But if Paul doesn’t play well, Kerr can’t keep him on the court. His game lacks the simplicity that pays off in the post-season — knowing which spots to hit, which shots to take, and what tricks to get you going. He has a high contrast game that burns warriors when he’s not setting opponents on fire.

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This is where Peyton II comes in. He’s not quite young, but he’s part of the Warriors’ development process, and needs to play more than 11 minutes. His game matches the pace the Kings have made in this series. Still struggling with his energy after a bout of food poisoning. But he looked graceful enough. He could even begin to change the main lineup.

Moody’s been through it this year and has come out the other extreme looking more poised. He seems designed for this both physically and emotionally.

Kerr might also dust off Kuminga and match the energy. Give him strict instructions to attack the edge. His lack of minutes is part of the reason he wasn’t prepared when he played this series. Murray – who is just a more mature and refined player than Kuminga – is just five minutes behind Kuminga in total playoff minutes. This is his first and fifth series for the Kuminga series. Yes, there are some risks with that. But it is now or not. If Kuminga can’t contribute now, when? If the last two months he’s played well are worth anything, let him pay off for now.

The Warriors will need Poole, Moody, Payton II, and maybe even Kuminga, because the odds are that Game 7 will come down to the fourth quarter. The Warriors season, the dynasty, will be riding in the last 12 minutes. That’s what came out of the first three games in Sacramento. And if the Warriors don’t run off the field right now, it will take another strong finish.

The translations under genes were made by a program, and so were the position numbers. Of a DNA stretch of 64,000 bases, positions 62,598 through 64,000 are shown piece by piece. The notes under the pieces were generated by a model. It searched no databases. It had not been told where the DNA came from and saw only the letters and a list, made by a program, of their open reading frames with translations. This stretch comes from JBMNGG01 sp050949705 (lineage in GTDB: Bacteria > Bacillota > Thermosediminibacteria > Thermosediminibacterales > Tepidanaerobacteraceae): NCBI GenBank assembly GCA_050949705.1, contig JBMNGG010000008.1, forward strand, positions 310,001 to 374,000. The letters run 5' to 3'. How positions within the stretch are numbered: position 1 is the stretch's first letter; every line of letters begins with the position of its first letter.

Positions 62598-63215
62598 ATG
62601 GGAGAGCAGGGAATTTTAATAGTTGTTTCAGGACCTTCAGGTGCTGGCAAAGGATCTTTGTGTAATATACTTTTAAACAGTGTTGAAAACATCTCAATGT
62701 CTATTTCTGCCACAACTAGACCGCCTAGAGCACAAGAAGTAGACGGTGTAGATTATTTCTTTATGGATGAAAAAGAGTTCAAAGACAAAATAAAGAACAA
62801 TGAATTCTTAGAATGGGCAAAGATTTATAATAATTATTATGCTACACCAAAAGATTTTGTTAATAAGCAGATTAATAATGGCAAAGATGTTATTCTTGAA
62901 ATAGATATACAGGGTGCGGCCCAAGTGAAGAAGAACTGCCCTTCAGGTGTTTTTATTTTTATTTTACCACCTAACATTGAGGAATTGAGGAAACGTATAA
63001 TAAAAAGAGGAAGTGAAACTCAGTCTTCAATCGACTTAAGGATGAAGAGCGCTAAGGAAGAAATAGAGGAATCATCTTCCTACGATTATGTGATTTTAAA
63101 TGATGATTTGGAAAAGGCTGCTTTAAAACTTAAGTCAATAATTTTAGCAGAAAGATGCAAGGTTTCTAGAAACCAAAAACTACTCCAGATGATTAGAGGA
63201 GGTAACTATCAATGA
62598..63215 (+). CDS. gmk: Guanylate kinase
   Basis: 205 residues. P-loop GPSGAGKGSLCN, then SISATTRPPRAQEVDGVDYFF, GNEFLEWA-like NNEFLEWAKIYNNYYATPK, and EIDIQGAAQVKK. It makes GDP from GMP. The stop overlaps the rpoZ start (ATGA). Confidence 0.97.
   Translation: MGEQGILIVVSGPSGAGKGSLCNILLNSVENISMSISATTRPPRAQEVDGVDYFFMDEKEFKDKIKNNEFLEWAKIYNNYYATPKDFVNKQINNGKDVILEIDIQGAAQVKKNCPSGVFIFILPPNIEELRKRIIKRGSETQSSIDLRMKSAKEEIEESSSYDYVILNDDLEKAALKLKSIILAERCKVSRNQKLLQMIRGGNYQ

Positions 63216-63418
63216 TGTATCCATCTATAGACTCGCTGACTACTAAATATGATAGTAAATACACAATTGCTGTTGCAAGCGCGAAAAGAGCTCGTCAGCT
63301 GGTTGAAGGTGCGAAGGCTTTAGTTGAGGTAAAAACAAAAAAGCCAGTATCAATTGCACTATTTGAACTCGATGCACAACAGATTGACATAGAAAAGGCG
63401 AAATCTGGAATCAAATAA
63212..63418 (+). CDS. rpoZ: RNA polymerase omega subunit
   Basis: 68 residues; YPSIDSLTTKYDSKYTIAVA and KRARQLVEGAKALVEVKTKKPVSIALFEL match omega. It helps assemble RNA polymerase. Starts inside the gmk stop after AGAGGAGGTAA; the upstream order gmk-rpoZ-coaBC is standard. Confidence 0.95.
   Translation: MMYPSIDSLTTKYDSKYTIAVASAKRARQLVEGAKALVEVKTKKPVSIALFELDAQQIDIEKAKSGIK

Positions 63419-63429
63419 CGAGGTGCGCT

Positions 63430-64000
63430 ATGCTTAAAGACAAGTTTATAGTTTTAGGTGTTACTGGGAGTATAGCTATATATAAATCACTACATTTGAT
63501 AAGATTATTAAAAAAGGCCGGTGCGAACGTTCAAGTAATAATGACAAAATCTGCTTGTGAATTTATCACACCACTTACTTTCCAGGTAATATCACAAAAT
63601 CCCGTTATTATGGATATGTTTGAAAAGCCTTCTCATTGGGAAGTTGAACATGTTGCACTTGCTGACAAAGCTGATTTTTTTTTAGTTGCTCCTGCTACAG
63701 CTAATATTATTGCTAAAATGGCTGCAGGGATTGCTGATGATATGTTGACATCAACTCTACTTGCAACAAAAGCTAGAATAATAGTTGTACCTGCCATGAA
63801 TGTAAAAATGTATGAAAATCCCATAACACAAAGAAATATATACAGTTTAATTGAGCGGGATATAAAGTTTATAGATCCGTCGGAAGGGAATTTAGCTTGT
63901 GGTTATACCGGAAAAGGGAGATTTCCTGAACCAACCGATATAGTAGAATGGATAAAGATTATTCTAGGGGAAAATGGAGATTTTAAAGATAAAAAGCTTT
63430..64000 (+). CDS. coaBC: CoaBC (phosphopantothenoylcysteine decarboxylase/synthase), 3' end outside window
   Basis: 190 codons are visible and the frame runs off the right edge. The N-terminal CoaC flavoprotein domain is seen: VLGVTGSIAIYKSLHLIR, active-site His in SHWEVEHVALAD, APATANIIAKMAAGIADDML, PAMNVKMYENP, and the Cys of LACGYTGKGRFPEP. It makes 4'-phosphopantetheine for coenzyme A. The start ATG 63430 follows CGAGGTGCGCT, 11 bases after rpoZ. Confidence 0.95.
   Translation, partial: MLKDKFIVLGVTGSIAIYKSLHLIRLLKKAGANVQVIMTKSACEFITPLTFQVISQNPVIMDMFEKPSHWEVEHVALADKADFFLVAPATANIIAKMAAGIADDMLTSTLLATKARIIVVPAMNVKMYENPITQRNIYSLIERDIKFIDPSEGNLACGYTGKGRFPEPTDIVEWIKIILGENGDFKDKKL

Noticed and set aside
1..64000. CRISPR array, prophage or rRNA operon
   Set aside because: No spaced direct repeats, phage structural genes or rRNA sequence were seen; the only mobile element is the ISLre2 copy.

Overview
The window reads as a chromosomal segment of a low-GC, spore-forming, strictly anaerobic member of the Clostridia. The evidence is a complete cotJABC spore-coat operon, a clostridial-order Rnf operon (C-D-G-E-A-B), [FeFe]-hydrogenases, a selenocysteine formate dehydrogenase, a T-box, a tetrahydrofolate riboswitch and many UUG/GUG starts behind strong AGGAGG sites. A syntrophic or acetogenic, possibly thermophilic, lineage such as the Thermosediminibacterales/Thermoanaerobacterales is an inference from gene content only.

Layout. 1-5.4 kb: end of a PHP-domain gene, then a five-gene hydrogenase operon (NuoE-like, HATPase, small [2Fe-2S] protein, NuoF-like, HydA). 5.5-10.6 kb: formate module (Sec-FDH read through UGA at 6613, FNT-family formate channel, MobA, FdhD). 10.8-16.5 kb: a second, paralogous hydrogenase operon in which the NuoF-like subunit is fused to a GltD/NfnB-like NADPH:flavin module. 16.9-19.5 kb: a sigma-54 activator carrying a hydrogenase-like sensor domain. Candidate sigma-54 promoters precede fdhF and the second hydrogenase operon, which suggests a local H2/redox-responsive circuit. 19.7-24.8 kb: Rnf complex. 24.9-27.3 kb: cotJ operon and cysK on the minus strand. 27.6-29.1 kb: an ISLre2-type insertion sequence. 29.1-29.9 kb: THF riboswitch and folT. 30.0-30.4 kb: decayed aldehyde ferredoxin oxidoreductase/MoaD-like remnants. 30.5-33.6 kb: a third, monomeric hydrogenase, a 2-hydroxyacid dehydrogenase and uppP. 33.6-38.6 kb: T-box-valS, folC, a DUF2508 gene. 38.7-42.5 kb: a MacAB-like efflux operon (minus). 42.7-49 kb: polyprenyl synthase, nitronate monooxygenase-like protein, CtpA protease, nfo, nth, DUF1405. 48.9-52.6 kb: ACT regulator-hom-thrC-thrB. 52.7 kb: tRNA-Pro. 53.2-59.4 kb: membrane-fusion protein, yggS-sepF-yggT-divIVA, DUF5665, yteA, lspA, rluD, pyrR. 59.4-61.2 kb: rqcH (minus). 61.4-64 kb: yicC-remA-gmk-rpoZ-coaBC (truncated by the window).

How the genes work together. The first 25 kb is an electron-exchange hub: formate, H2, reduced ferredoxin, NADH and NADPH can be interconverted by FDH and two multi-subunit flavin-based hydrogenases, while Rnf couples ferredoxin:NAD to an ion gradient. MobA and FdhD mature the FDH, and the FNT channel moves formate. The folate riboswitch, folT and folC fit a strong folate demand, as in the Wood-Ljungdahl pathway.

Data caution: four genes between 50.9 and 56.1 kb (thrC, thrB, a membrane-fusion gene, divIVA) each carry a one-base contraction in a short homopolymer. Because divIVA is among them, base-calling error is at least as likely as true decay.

This started with the essence of heroism and, ultimately, on them. Step 1 in the Warriors’ plan to save their season is simple and old: Get Curry going. Winning Game 7 means the Kings are not allowed to draw a Curry. And Curry chastises the Kings for putting suspected defenders on Earth. In the three losses in this series, he took a total of 62 shots, no more than 21. In the three wins, he struck out 72 shots. He hit 25 in the Game 5 win on the road at Sacramento.

The essence of The Warriors practically begged for some proven talent around them, for some vets they could count on in these moments. DiVincenzo hasn’t been as productive as he seems after an impressive regular season. JaMychal Green doesn’t sniff out serious action. Lamb, who ate up too many minutes from young players while playing a two-way, didn’t have Kerr’s confidence either. So these little guys must strike now, or the old heads must find juice to fend off the hungry rising power in the West.

Even if the Warriors accomplished it, it still hurt them in the second round. Lakers, with more depth and bigger bodies to weigh down the Warriors, rest at home. The next round kicks off Tuesday — which will be the Warriors’ third straight game in just one rest day — and puts their home court advantage in immediate jeopardy. Surviving the Kings wouldn’t be escaping the price of not getting more from their young talent.

Accountability belongs to every level of the organization.

Blame Kerr for withholding minutes and turns, making them so hesitant and inexperienced for these moments.

Blame the front office for picking the wrong players, especially the kind of players that just don’t fit Kerr (or Curry, for that matter).

Blame the veterans for not being better at directing.

Blame the owner for prioritizing the future rather than bowing to the current championship window.

Blame the players who entered this unique space and didn’t rise to the occasion of performing at the highest level.

Whatever the blame, whenever it is fully distributed, the position of the warriors remains the same. They have to hit the road to save their season and still have little idea who they can trust outside of the All-Stars and Looney. The road to a second consecutive championship, and the fifth of this era, was paved before them. It will come down to someone from four years of evolution answering the bell. Or prove, once and for all, that they can’t.

(Photo by Jordan Paul: Carrie Edmondson/USA Today)